Lessons Learned from Rejection

Donna Wichelman Uncategorized

I will always remember the drizzly day I ambled Emily Brontë’s heather-dressed moors at age seventeen. As an American student in the United Kingdom writing a thesis on Wuthering Heights, my romantic spirit soared, savoring my chance encounter with an old gent, sporting a cap and a cane, whose family had known the Brontës. The experience sealed my desire to write.
          The first time an editor solicited a manuscript I had pitched, my heart danced. I knew it would be accepted and become a best seller. I’d be another Emily Brontë. Months later, I received a rejection letter in the mail with constructive notes and the editor’s good wishes. I felt crushed and never implemented the changes.
           Over the years, I’ve sold personal essays, short stories and devotionals. Two years ago, after an unsuccessful run with an agent, I self-published my first Christian suspense, Light Out of Darkness, which will see a reprint at the end of March along with the publication of the sequel Undaunted Valor on April 4th.  You will hear more about that in the coming weeks.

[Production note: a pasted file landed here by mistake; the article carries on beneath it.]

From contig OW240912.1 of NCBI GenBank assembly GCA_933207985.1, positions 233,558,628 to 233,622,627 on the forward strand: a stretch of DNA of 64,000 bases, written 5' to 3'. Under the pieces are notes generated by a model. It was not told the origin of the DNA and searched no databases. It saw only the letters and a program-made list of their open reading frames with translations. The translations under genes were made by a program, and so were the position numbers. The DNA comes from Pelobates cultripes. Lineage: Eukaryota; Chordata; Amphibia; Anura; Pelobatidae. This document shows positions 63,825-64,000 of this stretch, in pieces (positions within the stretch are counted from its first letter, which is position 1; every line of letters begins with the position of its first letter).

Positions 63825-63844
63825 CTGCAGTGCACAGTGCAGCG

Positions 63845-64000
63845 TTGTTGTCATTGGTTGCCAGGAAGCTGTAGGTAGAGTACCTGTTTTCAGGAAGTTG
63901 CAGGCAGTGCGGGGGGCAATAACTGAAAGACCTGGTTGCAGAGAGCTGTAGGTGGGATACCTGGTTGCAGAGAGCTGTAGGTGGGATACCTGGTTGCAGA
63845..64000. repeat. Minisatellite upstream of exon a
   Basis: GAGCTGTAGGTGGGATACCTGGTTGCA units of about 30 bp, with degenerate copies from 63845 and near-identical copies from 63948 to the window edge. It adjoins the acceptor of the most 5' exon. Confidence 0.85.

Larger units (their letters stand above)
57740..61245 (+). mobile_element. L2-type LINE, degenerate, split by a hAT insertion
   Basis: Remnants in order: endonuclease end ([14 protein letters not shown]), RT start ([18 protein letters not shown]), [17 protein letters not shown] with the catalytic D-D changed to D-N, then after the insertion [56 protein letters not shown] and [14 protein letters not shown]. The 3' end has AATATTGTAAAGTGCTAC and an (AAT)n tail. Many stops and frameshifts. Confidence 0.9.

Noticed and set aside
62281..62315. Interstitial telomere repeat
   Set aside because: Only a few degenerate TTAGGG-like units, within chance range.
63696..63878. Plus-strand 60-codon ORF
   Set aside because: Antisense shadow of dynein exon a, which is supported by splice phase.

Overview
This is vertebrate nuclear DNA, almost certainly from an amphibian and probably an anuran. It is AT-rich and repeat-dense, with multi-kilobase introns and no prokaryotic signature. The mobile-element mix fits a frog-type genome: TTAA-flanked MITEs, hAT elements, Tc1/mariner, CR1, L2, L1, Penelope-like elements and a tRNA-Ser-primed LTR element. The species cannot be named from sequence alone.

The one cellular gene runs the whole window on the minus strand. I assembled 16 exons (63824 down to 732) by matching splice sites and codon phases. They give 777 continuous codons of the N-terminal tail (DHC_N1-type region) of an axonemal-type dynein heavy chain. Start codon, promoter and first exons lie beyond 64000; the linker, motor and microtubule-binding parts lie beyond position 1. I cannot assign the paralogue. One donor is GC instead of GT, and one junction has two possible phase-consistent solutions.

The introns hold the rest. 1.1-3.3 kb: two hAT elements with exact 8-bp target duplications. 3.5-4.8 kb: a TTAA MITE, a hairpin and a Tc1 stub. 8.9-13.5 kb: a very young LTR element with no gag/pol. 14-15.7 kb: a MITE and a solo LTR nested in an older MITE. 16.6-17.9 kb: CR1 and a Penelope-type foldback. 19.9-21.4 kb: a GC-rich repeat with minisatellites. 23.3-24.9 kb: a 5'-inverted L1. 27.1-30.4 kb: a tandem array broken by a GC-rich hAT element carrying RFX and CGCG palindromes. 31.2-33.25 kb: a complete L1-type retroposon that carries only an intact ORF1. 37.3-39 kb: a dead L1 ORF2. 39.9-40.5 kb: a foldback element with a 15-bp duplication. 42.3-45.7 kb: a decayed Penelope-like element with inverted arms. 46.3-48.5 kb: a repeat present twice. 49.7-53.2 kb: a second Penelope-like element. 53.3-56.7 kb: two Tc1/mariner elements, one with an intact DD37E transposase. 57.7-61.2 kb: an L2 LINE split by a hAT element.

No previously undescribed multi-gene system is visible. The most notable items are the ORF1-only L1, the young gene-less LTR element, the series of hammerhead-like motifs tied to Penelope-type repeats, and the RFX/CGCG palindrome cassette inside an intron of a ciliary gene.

In spite of modest success, rejection has often made me think about giving up this seemingly hopeless cause. In time, I realized the onus was on me to hone my craft, never to be complacent about my work, to accept constructive criticism and throw out the chaff.  
          Most important, I learned my value as a person doesn’t depend on whether my work gets accepted. I am much more than my writing. As a person of faith, my worth comes from God, not glory or fame. I write to bring people with me on a journey of joy, wonder and discovery. If I’ve touched one heart, if one morsel of truth encourages a soul, then I’ve done my job. I may not be Emily Brontë, but I wasn’t meant to be, and that’s honestly okay with me.
          The greatest advice I can give beginning authors is this: never stop learning your craft, but always remember where your worth as a person comes from.